Operating room table from the 1940s
- currently in use
One of the major contributing factors to the lack of equipment and supplies is theft. Monitors and boxes of supplies are regularly stolen from any unlocked storage facility. Consequently, almost everything is locked up and it takes much time and effort to locate the key-holder and gain access to the paltry supplies.
Pleas for help from the Anesthesia Department to the hospital administration have gone unanswered despite numerous fact-finding "committees" - the anesthetists have given up any hope for improvement.
This institution is one of two main teaching medical centers in the country, and yet conditions at other facilities are far superior. We believe these conditions so adversely affect the teaching of medical students, house staff, nursing and nurse anesthetists students as to defeat the educational mission of this institution.

Of course, there is no single, quick or easy solution to (any of) these problems. As always, the ‘system’ is to blame.  So, here’s my incomplete, biased, stream-of-consciousness list of things that need to change:
  • The hospital administration must develop revenue streams, and prioritize the critical care services. Prices of vital equipment are dropping (state-of-the-art pulse oximeters are now available for less than $250). Consequently large scale provision can now be undertaken by institutions and/or charitable organizations. Donations cannot be the predominant source of consumable supplies – they are variable in type / quality / consistency, and the long-term goal must be self-sufficiency.
  • Medical equipment must be engineered that is cheaper, less reliant on regular / sophisticated maintenance, and can reliably function in more austere settings. There's a very nice TED talk on this issue by Erica Frenkel.
  • First the national educational system must get primary and secondary education in order. Then it must train more technical maintenance personnel. It’s na├»ve (although it would be nice) to imagine that the big medical equipment manufacturers will start offering extended maintenance contracts on donated / bottom of the range equipment; but with technical training, the creative and adaptable workers of the third world could better maintain this equipment.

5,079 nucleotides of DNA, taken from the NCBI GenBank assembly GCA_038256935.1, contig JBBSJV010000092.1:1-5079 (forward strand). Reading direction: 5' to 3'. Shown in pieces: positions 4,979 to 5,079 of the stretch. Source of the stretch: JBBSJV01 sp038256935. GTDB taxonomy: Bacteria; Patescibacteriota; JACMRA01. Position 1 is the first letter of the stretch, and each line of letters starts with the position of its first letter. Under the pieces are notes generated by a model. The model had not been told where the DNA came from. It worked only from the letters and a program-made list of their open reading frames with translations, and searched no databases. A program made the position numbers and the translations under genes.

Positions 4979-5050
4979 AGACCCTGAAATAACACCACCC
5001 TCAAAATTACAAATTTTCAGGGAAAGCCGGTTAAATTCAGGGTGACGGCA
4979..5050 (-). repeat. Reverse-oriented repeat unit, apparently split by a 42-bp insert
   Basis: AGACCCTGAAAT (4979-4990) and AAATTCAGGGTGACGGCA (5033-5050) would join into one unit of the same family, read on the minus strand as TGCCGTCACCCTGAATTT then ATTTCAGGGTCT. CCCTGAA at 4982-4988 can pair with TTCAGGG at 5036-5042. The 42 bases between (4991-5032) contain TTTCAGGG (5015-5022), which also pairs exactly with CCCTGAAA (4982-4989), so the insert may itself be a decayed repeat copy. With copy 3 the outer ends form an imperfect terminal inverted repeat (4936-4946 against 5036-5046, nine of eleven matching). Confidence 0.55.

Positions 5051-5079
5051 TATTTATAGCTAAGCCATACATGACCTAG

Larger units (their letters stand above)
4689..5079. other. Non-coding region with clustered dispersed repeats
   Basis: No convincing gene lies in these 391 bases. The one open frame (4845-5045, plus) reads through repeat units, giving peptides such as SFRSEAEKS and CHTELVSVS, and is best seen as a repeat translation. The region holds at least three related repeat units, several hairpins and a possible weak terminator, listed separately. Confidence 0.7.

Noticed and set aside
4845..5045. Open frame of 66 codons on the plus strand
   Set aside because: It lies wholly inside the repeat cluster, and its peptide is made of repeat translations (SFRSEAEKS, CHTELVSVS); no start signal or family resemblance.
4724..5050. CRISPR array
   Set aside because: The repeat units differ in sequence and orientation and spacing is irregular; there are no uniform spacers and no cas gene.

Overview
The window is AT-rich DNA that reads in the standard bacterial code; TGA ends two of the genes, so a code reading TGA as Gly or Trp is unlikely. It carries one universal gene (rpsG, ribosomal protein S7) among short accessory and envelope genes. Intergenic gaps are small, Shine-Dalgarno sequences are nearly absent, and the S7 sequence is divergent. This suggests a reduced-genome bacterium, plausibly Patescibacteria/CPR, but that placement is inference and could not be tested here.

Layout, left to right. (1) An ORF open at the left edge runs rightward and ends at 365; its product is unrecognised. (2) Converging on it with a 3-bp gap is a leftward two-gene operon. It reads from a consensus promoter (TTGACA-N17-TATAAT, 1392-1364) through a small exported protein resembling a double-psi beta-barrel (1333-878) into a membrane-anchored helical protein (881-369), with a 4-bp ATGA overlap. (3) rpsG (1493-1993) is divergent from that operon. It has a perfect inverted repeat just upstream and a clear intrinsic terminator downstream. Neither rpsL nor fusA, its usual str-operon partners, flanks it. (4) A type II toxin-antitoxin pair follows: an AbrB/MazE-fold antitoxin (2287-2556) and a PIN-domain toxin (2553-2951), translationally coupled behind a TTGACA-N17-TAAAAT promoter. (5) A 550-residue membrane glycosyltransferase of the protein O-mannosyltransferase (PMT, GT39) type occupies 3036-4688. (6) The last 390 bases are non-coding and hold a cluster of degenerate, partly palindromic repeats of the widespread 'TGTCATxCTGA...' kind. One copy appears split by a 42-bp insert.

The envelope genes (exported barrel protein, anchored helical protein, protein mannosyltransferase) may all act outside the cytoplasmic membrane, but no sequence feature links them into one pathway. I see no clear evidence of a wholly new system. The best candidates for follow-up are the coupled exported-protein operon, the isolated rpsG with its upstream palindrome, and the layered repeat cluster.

• The level of professionalism / financial desperation among hospital workers has to be improved. There are studies in which health-care professionals state that they would be less likely to leave their native countries if they felt more valued / respected in their careers (and not just paid more money). Perhaps if they felt more valued / respected they may be less apathetic about their jobs (i.e. clean the shelves properly) and less likely to steal equipment.
  • The road system and legislation must be optimized in order to reduce the enormous trauma toll. By 2020, road crash injury is predicted to be the third leading cause of disability-adjusted life years lost in low- and middle-income countries. This is a common editorial subject in local newspapers, and the WHO just declared the next 10 years "The Decade of Action for Road Safety", but the toll keeps rising.

Anyone have anything to add ?

[Follow-up. There have been unfortunate consequences to the poor maintenance of poor equipment. Read my post about it here.]